What is a perfect pickpocket victim?
Let’s look at the anatomy of a pickpocket victim. I’m thinking of a couple I saw in Barcelona not too long ago. They had the word “gull” plastered all over them, a perfect lesson in what not to do. They were affluent-looking: the woman wore a slinky black dress, a big blonde wig, and garish diamonds from here to there, real or not. Her watch was thin, gold, and diamond encrusted. She carried a designer purse and a recognizably expensive shopping bag. The man wore a floppy black suit, trendy black t-shirt, and a gold Rolex. He carried a large camera bag with a Sony label on it. They stood utterly bewildered, map in hand, staring at street signs. I had an urge to educate them, but what could they change right then and there? I’d only manage to scare them. Bob and I want people to enjoy their travels. We mean to raise awareness, not paranoia.
If this couple were the ideal paradigm of oblivion, they’d plop down at a sidewalk café. She’d sling her purse (unzipped) over the back of the chair by its delicate strap and he’d put his camera bag on the ground beside or under his chair. He would not put his foot through the strap. He’d hang his jacket on the back of his chair. Is anything in its pockets? They’d both relax and watch the people parade, as they should. When the bill arrived, he’d leave his thick wallet on the table in front of him while he waited for change. Eventually he’d realize there would be no change, because he hadn’t counted on a cover charge, a charge for bread, a charge for moist, scented, plastic-wrapped napkins, a built-in tip, and water that cost more than wine.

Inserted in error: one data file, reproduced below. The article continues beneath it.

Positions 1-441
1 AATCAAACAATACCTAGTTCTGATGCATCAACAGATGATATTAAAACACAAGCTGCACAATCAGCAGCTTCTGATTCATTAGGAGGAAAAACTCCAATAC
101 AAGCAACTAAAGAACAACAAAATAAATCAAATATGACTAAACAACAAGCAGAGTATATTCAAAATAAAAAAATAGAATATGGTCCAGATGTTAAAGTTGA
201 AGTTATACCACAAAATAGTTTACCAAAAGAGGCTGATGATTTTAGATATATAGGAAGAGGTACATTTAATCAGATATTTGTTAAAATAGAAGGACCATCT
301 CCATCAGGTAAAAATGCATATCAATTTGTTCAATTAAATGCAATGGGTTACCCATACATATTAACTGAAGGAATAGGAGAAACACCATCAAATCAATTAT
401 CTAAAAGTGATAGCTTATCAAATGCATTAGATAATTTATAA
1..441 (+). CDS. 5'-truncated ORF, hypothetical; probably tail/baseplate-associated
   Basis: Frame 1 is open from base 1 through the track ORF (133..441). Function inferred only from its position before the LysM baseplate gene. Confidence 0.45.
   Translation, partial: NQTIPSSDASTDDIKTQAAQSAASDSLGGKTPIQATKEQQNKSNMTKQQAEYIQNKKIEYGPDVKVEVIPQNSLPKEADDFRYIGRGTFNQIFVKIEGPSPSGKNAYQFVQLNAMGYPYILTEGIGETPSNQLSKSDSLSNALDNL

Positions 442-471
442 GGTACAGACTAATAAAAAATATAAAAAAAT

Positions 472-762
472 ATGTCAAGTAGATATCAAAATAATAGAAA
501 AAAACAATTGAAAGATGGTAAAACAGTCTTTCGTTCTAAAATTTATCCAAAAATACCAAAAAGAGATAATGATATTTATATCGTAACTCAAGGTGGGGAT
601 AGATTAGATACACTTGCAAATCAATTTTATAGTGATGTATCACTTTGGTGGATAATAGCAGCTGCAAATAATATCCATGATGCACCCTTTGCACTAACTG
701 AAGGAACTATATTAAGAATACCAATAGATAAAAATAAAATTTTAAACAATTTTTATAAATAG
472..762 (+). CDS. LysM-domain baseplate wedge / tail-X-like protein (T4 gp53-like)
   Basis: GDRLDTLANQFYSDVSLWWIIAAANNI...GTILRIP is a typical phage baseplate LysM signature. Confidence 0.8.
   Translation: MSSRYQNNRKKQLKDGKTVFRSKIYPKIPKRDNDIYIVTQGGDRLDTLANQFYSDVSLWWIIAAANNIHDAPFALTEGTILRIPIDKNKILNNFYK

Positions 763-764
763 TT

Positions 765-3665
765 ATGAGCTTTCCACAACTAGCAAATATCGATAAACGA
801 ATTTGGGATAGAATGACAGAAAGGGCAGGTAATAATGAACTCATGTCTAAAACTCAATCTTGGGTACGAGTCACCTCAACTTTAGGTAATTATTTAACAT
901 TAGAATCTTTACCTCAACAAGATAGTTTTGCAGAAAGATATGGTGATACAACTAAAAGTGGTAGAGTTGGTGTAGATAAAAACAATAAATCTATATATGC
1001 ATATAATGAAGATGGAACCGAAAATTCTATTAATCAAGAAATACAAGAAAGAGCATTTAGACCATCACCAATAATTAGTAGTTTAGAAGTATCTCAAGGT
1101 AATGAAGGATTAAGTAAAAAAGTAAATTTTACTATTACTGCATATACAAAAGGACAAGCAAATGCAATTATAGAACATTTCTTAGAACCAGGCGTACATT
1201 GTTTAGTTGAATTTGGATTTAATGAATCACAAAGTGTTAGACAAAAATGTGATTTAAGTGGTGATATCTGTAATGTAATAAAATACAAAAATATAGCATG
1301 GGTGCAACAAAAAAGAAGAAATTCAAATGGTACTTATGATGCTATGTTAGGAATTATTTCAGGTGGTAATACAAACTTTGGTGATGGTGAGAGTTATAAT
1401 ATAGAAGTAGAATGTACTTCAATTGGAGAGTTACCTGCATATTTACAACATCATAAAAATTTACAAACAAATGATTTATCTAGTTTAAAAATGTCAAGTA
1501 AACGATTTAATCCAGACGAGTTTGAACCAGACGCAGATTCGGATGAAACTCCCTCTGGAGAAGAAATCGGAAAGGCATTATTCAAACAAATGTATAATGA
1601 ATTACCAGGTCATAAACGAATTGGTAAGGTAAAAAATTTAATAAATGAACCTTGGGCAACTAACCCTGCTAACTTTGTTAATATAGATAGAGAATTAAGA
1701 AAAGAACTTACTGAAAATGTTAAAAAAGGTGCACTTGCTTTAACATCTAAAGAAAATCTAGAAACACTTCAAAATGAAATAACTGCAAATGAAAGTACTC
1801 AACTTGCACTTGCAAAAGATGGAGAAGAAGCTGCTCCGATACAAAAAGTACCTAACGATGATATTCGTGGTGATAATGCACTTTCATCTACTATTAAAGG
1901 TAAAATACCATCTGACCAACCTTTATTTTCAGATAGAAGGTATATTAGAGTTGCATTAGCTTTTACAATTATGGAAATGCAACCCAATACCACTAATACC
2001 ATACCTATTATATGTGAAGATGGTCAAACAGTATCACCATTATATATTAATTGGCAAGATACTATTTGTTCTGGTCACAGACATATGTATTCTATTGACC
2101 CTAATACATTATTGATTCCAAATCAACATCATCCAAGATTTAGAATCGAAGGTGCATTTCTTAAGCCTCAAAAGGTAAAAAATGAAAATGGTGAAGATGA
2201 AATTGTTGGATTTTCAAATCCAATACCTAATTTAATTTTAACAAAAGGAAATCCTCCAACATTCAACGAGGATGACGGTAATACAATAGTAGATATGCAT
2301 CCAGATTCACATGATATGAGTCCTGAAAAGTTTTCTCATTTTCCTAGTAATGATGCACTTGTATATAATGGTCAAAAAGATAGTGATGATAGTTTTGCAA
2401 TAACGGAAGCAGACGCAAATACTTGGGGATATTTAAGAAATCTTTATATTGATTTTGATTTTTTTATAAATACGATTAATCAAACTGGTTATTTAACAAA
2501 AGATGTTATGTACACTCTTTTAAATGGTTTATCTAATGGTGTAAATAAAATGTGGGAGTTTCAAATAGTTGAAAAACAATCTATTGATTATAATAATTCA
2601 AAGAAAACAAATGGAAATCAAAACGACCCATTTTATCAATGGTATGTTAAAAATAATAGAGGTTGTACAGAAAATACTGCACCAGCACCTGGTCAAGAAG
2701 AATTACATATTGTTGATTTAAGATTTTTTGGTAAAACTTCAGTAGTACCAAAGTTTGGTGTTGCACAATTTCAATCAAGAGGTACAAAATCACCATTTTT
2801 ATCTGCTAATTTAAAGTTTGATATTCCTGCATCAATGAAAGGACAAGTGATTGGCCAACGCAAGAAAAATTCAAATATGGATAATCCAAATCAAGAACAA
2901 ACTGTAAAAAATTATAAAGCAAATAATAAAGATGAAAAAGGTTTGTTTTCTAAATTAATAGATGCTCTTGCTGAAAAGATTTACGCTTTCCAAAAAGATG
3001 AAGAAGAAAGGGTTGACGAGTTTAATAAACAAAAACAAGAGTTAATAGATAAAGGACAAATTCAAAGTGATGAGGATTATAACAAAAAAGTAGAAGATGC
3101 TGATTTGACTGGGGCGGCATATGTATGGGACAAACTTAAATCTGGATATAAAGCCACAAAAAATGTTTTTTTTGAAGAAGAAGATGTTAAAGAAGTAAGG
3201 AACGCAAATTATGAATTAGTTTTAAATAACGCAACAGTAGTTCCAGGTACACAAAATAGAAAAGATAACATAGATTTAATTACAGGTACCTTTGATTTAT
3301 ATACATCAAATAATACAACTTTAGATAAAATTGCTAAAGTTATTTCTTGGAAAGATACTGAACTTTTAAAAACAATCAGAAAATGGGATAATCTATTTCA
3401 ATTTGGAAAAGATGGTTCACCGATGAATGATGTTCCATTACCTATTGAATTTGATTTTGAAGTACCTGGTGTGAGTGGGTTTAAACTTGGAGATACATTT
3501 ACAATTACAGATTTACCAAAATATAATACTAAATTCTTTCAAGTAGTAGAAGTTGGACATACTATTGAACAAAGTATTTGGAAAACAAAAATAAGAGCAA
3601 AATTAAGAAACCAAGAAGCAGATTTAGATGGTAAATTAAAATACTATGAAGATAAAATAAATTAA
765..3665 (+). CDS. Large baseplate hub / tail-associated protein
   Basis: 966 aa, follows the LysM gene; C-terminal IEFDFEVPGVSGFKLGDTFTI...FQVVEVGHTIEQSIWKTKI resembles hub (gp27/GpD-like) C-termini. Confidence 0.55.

How many mistakes did they make?
“Tourists are more vulnerable than anyone else on the streets,” Bob says. “And not only because they often carry more money than others. Their eyes are everywhere: on the fine architecture, the uneven pavement, shop windows, the map in their hands, unfamiliar traffic patterns, unpronounceable street signs. They don’t know the customs of the locals and don’t recognize the local troublemakers.
“Con artists and thieves are drawn to tourists for the same reasons. Tourists are unsuspecting and vulnerable.”
Excerpt from Travel Advisory: How to Avoid Thefts, Cons, and Street Scams
Chapter Two (part-f): Research Before You Go